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Non-toxic assets

PPCC contest focuses on cleaning up your home with sustainable decorating

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"I'm like the recycling guru," says Sasha Harrison, a Pikes Peak Community College interior design student.

"That water bottle you're drinking out of will take 12 generations to decompose when it can be recycled so easily," she says. "So many things can be remade into purposeful, useful things."

Beyond lecturing peers on environmental stewardship, PPCC students are learning a lesson in the real world and have a rare opportunity to execute their green-minded designs. Forty-two students, broken into 10 teams, recently began conceiving rooms for Design for Hope 2009, an eco-design awareness campaign conceived by Tara Gray, director of PPCC's interior design department.

In June, the groups will have one week to transform their respective rooms from blank white walls to sustainably furnished, warm spaces, using only donated materials and funds (to total around $20,000, they hope) and unique found objects. Each team will implement its vision in a life-size, three-sided room, which local builder Tola Custom Homes will construct as a donation.

The finished rooms will be revealed at a June 19 gala. Alongside festivities, guests can tour the rooms, vote for favorites and ultimately take home design pieces. Every square inch of the rooms — down to a 5-foot, contemporary stained-glass light-box and a 12-by-12-foot panel of bamboo flooring — will be sold by silent auction at night's end. (Unsold items will be donated to Pikes Peak Habitat for Humanity.) Proceeds will benefit CASA of the Pikes Peak Region, which provides a voice in court for young victims of abuse, neglect and domestic conflict.

If the sustainability and charity factors don't do it for you, the celebrity might. Colorado Springs' own Matt Locke, now an L.A.-based designer who made it to the final cut in season three of HGTV's reality competition Design Star, will be in town to support the event. (From the silent auction, you can win a two-hour design consultation with Locke at your home.)

Tara Gray (left) and her PPCC students want to sell you on green design. - BRIENNE BOORTZ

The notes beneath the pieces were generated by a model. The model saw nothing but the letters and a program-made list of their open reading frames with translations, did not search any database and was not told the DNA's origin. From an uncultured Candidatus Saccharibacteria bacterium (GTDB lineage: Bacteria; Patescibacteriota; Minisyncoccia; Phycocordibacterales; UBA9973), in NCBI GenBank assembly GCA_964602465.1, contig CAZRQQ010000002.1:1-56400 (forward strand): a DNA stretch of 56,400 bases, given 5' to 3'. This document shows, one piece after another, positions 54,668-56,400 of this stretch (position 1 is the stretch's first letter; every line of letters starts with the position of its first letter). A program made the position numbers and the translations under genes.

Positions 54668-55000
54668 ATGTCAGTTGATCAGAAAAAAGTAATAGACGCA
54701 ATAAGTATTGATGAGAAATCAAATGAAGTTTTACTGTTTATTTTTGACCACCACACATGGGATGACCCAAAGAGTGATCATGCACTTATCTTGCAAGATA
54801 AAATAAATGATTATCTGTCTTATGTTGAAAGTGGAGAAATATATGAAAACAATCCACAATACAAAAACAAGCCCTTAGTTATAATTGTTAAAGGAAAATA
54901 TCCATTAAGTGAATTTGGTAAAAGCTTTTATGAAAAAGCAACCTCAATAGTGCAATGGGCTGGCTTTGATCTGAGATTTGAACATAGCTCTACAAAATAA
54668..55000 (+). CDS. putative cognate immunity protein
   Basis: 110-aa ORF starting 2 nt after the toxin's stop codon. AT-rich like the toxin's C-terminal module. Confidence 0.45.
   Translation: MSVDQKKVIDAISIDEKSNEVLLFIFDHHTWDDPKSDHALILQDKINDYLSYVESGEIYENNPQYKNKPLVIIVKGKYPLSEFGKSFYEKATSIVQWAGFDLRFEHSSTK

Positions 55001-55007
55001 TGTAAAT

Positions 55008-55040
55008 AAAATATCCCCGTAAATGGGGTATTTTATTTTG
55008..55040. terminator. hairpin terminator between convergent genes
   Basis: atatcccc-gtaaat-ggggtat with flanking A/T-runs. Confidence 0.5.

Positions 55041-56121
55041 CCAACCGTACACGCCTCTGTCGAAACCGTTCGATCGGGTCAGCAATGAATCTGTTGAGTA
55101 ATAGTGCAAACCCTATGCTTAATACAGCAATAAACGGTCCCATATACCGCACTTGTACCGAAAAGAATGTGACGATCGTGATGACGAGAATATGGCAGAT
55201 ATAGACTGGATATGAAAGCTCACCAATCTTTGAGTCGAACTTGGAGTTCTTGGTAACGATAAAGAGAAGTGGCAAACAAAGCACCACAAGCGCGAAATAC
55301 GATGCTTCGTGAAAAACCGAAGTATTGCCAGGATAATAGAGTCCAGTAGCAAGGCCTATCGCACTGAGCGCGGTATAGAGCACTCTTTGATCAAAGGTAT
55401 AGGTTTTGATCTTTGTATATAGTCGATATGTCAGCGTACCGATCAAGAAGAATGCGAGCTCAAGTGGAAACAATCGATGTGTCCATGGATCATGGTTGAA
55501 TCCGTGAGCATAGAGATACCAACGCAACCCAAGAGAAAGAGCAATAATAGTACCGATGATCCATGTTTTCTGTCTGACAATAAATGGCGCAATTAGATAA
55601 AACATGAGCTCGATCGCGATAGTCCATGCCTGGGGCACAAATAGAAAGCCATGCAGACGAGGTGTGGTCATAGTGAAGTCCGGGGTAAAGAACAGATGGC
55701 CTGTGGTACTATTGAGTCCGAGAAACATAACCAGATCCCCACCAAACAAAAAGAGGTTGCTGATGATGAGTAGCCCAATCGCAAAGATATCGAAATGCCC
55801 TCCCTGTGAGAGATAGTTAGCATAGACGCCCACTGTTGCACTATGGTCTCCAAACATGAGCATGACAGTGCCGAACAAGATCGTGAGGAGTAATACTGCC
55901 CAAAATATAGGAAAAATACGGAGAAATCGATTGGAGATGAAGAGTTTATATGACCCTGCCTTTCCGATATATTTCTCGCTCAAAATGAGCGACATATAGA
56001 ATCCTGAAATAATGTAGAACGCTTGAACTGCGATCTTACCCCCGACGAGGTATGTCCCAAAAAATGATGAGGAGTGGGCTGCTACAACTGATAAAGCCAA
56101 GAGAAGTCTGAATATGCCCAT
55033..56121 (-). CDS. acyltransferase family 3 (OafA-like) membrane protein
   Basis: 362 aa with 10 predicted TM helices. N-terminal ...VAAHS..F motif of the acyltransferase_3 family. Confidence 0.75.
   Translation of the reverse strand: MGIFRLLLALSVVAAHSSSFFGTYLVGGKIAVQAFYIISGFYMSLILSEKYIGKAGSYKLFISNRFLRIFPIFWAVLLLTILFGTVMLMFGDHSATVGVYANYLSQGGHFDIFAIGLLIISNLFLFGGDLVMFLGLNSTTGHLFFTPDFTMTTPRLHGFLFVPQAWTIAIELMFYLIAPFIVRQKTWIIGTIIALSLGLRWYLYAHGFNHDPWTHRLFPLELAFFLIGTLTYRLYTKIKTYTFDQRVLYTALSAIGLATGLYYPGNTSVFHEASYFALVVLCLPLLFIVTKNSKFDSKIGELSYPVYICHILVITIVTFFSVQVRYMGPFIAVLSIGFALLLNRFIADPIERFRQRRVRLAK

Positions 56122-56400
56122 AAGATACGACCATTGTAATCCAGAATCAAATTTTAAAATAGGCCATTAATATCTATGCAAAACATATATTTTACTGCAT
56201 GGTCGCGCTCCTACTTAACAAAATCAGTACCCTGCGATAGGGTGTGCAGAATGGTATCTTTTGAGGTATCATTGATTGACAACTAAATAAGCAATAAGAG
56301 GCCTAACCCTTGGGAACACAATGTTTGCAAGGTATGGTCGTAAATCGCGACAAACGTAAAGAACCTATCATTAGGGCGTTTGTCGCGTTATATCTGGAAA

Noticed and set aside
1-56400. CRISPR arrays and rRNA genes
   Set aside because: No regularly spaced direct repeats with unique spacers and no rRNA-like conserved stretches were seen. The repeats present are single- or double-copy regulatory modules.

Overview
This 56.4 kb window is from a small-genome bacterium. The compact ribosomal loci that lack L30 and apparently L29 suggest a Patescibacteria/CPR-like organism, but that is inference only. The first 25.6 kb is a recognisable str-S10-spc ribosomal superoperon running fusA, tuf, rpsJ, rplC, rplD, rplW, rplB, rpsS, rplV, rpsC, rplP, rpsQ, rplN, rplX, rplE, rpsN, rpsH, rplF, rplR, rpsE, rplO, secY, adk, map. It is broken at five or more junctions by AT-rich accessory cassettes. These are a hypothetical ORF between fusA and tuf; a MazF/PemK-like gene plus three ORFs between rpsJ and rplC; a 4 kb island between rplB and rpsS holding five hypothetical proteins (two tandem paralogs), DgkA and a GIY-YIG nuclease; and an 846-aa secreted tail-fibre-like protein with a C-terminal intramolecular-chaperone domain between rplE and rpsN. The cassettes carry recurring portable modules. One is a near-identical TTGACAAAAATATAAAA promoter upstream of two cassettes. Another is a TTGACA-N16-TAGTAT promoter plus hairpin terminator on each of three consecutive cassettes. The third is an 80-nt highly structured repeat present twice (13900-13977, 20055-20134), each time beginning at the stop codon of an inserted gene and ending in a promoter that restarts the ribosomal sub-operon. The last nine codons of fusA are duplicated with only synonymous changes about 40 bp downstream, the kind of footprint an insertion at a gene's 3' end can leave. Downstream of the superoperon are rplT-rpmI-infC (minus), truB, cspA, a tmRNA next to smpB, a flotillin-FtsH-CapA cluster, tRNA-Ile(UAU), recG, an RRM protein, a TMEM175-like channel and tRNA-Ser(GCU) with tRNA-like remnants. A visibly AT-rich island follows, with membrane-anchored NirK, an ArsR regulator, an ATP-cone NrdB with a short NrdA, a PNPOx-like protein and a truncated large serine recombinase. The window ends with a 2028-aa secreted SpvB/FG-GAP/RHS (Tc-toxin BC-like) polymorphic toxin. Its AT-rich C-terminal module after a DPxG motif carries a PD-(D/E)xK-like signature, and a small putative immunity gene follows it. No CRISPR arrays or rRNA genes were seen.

• Brienne Boortz
  • Tara Gray (left) and her PPCC students want to sell you on green design.

A lot of people "get scared of modern design, they think it's too clean or cold, and I try to warm it up," Locke says. "There's a way to use natural materials — woods, warm colors and finishes, mixes of things — to make it look inviting and comfortable but still have really good design and clean elements."

Locke's unique style is tied tightly to his upbringing. His father, a local architect, pioneered green building design in the '70s; his mother is an artist.

Growing up, his house had a full woodshop: "I got to make my own furniture as a kid," he says.

No diving

Days into planning when I meet with them in a PPCC common area, students Stefenie Franck, Ria Hurst and Becky Cook already have gone on a thrift-store shopping spree searching for items to fill their room.

The group is designing a children's space, a theme they feel supports CASA's mission. "It's a good idea for bringing attention to families," says Cook, who believes that parents aren't concerned enough about using environmentally friendly products in their homes.

Another group member, Brandon Heald, says he thinks "Colorado Springs, in general, is years behind in getting with the green movement, so bringing it to the forefront and showing people it's possible is great."

Greening your home doesn't mean that you have to go dumpster diving, but it does take a little creativity. "I think we're going to bring a lot of themes and ambiances that people wouldn't think to put in their house," Heald's teammate Sasha Harrison says. And "to be able to say 80 percent of the stuff is reused and that it wasn't that expensive" is certainly an education for the rest of us.

Ultimately, Design for Hope aims to give people the ideas, inspiration and resources to feel confident about doing green projects themselves at home. A free flier displayed at each room will tell guests where each item or material came from and provide vendors' contact information.

Use what you have

The nature of eco-design allows people to create low-budget projects that look just as good as, if not better than, extravagant endeavors. Any designer will tell you that the most cost-efficient way to reinvent an area is to repaint.

"It's the cheapest way to transform an entire space," says Gray, who owns a local environmental interior design company called Envi Design. Choosing environmentally friendly paint, she says, is simply buying paint that is labeled low- to no-VOC (volatile organic compound).

Locke says that tips like this are more readily available to people now because of technology. "One thing I love about networks like HGTV is that I think it brings up everybody's awareness about good design practices," he says, "and I do think that homes across the country are better as a result."

Locke also believes the economic downturn actually helped all of us focus on crafty recycling, because with less money to spend, people tend to become more creative.

"That's the challenge for any designer," he says. "To make it look the best you can with what you've got. There's a lot of recycling in my work that you may not know is recycling."

One material Locke salvaged recently: oak blocks, stained deep purple from sitting in wine barrels. He intends to use them in an entertainment center's soffit.

"One of my clients loves wine," he says, "and I think it's a cool way to use a material that otherwise would have been thrown away ... there are so many things already in the world that we can use with just a little bit of creativity."

scene@csindy.com

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